Dan Ryan, formerly an FBI agent and a member of the Chicago Police Department, was the investigator on the case. Although independently wealthy, Ryan loved police work. His full role was never explained, but he was one of the most colorful figures in the case. He was also the most valuable.

While working for the Chicago Police Department, Ryan had become impressed by the aggressive investigative tactics employed by its toughest and most successful detectives.

Ryan used some elements of that style to break this case. He tracked Merrill down in New York City. He found Cruz in Illinois.

At one point, Ryan left a dead canary in a cage in Merrill's hotel room to point out how necessary it was for a stool pigeon to continue to cooperate. At another point, Ryan drove his car through a show-room window to impress upon the store owner his serious intent.

He was a Fordham University graduate in accounting and a marathon runner who had competed in both the Boston and New York City marathons.

The film and Lukezic's book indicate that Ryan was so amoral he was willing to frame Joyce Lukezic for a crime she had nothing to do with.

In one of those puffball television interviews after the movie's first portion, Lukezic said she wrote the book to get a fresh start in life.

Anyone who read the book would get a different impression. She wrote it to even the score with the attorney who represented her in the first case. This was Larry Debus, one of the leading defense attorneys in town.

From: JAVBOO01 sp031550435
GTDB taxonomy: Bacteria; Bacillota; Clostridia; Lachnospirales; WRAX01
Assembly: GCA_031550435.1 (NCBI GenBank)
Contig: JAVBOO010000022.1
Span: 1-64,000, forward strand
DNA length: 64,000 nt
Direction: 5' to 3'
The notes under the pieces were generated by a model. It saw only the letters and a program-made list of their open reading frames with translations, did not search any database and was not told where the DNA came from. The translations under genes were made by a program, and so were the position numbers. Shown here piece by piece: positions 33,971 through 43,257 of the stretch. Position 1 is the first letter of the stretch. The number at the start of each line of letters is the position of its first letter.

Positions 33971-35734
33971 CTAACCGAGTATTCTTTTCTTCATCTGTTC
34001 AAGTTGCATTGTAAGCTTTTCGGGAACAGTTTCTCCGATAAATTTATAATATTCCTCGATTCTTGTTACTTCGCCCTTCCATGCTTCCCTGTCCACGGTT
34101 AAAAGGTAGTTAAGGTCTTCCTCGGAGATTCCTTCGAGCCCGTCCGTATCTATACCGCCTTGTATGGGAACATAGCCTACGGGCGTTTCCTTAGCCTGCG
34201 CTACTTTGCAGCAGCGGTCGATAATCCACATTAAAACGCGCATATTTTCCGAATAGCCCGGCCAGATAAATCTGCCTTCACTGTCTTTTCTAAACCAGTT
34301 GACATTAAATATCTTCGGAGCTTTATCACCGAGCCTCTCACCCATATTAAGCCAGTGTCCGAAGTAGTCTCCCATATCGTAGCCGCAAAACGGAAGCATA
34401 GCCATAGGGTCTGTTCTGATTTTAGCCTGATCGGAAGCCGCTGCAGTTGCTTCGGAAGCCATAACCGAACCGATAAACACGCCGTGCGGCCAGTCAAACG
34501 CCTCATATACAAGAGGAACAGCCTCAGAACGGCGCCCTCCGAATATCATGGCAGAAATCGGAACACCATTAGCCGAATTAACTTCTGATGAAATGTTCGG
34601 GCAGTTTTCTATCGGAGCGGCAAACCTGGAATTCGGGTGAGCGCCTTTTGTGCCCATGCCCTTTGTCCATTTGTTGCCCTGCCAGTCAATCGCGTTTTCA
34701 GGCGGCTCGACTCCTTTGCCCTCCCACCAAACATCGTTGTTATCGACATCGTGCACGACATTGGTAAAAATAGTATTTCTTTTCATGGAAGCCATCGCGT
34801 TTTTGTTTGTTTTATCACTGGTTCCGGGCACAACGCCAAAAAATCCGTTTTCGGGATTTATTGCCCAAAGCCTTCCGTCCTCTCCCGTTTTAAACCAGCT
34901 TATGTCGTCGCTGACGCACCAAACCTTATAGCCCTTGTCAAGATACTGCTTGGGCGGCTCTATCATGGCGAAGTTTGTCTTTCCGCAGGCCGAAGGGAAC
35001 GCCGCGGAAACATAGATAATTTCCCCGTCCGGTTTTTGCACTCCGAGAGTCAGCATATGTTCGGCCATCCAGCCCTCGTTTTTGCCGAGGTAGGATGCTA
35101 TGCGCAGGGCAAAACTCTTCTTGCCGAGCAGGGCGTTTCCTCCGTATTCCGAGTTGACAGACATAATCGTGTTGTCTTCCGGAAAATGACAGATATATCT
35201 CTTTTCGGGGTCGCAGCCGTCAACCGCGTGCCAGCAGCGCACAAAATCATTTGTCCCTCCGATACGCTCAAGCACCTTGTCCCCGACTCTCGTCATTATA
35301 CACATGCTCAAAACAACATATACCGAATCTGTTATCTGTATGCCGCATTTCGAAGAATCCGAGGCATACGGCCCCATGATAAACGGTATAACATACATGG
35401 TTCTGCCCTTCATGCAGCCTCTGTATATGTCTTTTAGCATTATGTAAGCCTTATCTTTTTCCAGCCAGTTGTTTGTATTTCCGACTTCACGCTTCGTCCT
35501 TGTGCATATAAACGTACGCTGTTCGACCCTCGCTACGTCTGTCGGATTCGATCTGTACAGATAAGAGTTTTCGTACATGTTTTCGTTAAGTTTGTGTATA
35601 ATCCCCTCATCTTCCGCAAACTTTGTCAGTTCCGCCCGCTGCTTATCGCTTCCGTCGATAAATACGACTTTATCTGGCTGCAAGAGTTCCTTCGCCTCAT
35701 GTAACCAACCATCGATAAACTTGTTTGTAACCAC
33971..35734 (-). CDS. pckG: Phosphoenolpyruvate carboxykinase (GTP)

Reportedly, she paid Debus $350,000 for a defense she wasn't happy with. She hired Tom Thinnes to represent her after that.

Lukezic claims she spent $750,000 in all to get herself out of jail.
Even Thinnes, who earned the not-guilty verdict, doesn't come off totally unscathed.

"Thinnes was more aggressive," she writes, "but he also hated Debus. I don't know whether he wanted to do something Debus hadn't done or believed in my innocence. I think his beating Debus was a little more important than I was." It took a while. But with this television miniseries, Joyce Lukezic has finally had the last word. She got even with everyone.

Nice going, Joyce.

The most frightening urban crime in this town's history has been made into a singularly unpleasant four-hour miniseries by ABC.

Then she hears shots. Instinctively, she knows that one of them enters the head of her husband, Pat. The next one kills her mother.

At one point, Ryan left a dead canary in a cage in Merrill's hotel room to point out how necessary it was for a stool pigeon to continue to cooperate.

With this TV miniseries, Joyce Lukezic has finally had the last word. She got even with everyone.